"The Regime Complex for Climate Change"
Belfer Center Programs or Projects: Harvard Project on Climate Agreements
There is no integrated, comprehensive regime governing efforts to limit the extent of climate change. Instead, there is a regime complex: a loosely coupled set of specific regimes. We describe the regime complex for climate change and seek to explain it, using functional, strategic, and organizational arguments. It is likely that such a regime complex will persist: efforts to build an effective, legitimate, and adaptable comprehensive regime are unlikely to succeed. Building on this analysis, we argue that a climate change regime complex, if it meets specified criteria, has advantages over any politically feasible comprehensive regime, particularly with respect to adaptability and flexibility. These characteristics are particularly important in an environment of high uncertainty, such as in the case of climate change where the most demanding international commitments are interdependent yet governments vary widely in their interest and ability to implement such commitments.
For two decades, governments have struggled to craft a strong, integrated and comprehensive regulatory system for managing climate change. Instead their efforts have produced a varied array of narrowly-focused regulatory regimes—what we call the "regime complex for climate change." The elements of this regime complex are linked more or less closely to one another, sometimes conflicting, sometimes mutually reinforcing.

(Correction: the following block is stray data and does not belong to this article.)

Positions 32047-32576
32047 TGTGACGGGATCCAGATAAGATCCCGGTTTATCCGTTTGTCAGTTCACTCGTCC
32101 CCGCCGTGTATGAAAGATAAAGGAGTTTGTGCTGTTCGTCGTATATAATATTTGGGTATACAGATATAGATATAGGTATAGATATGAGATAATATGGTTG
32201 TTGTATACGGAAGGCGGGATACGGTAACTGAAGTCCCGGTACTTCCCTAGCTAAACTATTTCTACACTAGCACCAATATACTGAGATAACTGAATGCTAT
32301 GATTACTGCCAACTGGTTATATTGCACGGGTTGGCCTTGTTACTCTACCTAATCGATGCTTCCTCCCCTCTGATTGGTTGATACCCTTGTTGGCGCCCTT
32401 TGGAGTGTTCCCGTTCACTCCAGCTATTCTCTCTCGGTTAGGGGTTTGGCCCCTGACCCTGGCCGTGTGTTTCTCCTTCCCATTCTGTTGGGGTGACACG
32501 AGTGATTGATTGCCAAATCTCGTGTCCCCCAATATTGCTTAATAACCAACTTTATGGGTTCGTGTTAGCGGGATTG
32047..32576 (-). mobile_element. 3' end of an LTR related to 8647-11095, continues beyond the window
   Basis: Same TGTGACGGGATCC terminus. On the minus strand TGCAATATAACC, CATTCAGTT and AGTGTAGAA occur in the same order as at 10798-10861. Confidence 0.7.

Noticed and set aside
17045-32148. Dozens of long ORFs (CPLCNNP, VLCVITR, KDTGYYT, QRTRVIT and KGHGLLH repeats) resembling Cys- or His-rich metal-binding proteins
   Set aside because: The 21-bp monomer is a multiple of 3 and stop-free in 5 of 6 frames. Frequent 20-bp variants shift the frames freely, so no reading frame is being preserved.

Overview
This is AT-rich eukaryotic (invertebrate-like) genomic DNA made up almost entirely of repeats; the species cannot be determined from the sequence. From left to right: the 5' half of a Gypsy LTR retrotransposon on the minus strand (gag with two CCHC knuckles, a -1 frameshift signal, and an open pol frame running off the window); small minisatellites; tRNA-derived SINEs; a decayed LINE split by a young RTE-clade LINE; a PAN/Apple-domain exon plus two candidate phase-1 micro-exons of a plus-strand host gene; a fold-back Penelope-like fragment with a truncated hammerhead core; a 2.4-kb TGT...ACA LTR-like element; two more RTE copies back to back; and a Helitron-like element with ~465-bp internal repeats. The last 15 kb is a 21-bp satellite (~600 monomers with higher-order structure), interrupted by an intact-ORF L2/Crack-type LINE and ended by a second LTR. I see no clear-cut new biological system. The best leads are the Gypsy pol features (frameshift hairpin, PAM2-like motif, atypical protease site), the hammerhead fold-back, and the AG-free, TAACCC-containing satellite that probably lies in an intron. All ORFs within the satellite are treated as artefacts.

This paper explores the continuum between comprehensive international regulatory institutions, which are usually focused on a single integrated legal instrument, at one end of a spectrum and highly fragmented arrangements at the other. In-between these two extremes are nested regimes and regime complexes, which are loosely coupled sets of specific regimes. We outline an analytical framework to interpret and begin to explain why regulatory efforts in different issue-areas yield outcomes that vary along this spectrum. Further, we argue that for the case of climate change the structural and interest diversity inherent in contemporary world politics tends to generate the formation of regime complexes rather than a comprehensive, integrated regime. For policy makers keen to make international regulation more effective, we argue that the outcome is not just likely but also may allow for more effective regulation when compared with comprehensive regimes. In settings of high uncertainty and policy flux, regime complexes are not just politically more realistic but they also offer some significant advantages such as flexibility in substantive content and scope.